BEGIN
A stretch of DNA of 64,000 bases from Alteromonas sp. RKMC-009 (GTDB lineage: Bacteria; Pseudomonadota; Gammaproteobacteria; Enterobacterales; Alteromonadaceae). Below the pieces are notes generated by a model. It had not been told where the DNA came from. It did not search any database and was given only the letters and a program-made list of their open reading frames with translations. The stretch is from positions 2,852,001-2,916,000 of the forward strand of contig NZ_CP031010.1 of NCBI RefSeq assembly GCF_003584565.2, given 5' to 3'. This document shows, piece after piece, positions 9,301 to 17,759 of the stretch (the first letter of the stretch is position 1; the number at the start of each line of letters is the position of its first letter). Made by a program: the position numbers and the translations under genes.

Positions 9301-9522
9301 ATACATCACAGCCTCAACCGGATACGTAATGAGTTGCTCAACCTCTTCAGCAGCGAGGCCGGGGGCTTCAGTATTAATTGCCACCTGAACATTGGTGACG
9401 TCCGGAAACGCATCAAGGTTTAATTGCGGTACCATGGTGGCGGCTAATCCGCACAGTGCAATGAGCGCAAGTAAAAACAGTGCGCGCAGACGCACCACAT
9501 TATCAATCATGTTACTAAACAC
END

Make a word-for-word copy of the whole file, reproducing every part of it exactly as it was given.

A stretch of DNA of 64,000 bases from Alteromonas sp. RKMC-009 (GTDB lineage: Bacteria; Pseudomonadota; Gammaproteobacteria; Enterobacterales; Alteromonadaceae). Below the pieces are notes generated by a model. It had not been told where the DNA came from. It did not search any database and was given only the letters and a program-made list of their open reading frames with translations. The stretch is from positions 2,852,001-2,916,000 of the forward strand of contig NZ_CP031010.1 of NCBI RefSeq assembly GCF_003584565.2, given 5' to 3'. This document shows, piece after piece, positions 9,301 to 17,759 of the stretch (the first letter of the stretch is position 1; the number at the start of each line of letters is the position of its first letter). Made by a program: the position numbers and the translations under genes.

Positions 9301-9522
9301 ATACATCACAGCCTCAACCGGATACGTAATGAGTTGCTCAACCTCTTCAGCAGCGAGGCCGGGGGCTTCAGTATTAATTGCCACCTGAACATTGGTGACG
9401 TCCGGAAACGCATCAAGGTTTAATTGCGGTACCATGGTGGCGGCTAATCCGCACAGTGCAATGAGCGCAAGTAAAAACAGTGCGCGCAGACGCACCACAT
9501 TATCAATCATGTTACTAAACAC